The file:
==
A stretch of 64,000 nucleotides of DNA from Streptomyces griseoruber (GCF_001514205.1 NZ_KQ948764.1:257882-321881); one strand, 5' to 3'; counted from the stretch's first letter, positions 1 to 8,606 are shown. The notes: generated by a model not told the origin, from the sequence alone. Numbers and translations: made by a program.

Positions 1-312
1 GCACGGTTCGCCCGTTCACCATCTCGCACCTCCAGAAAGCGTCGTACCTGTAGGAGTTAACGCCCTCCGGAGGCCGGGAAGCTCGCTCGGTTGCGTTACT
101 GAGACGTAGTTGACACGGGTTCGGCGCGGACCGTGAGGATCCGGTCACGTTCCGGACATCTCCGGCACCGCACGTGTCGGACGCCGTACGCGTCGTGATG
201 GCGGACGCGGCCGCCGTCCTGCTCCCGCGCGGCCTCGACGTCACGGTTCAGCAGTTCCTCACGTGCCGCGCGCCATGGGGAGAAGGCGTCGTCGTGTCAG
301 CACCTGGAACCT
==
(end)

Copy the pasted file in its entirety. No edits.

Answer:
A stretch of 64,000 nucleotides of DNA from Streptomyces griseoruber (GCF_001514205.1 NZ_KQ948764.1:257882-321881); one strand, 5' to 3'; counted from the stretch's first letter, positions 1 to 8,606 are shown. The notes: generated by a model not told the origin, from the sequence alone. Numbers and translations: made by a program.

Positions 1-312
1 GCACGGTTCGCCCGTTCACCATCTCGCACCTCCAGAAAGCGTCGTACCTGTAGGAGTTAACGCCCTCCGGAGGCCGGGAAGCTCGCTCGGTTGCGTTACT
101 GAGACGTAGTTGACACGGGTTCGGCGCGGACCGTGAGGATCCGGTCACGTTCCGGACATCTCCGGCACCGCACGTGTCGGACGCCGTACGCGTCGTGATG
201 GCGGACGCGGCCGCCGTCCTGCTCCCGCGCGGCCTCGACGTCACGGTTCAGCAGTTCCTCACGTGCCGCGCGCCATGGGGAGAAGGCGTCGTCGTGTCAG
301 CACCTGGAACCT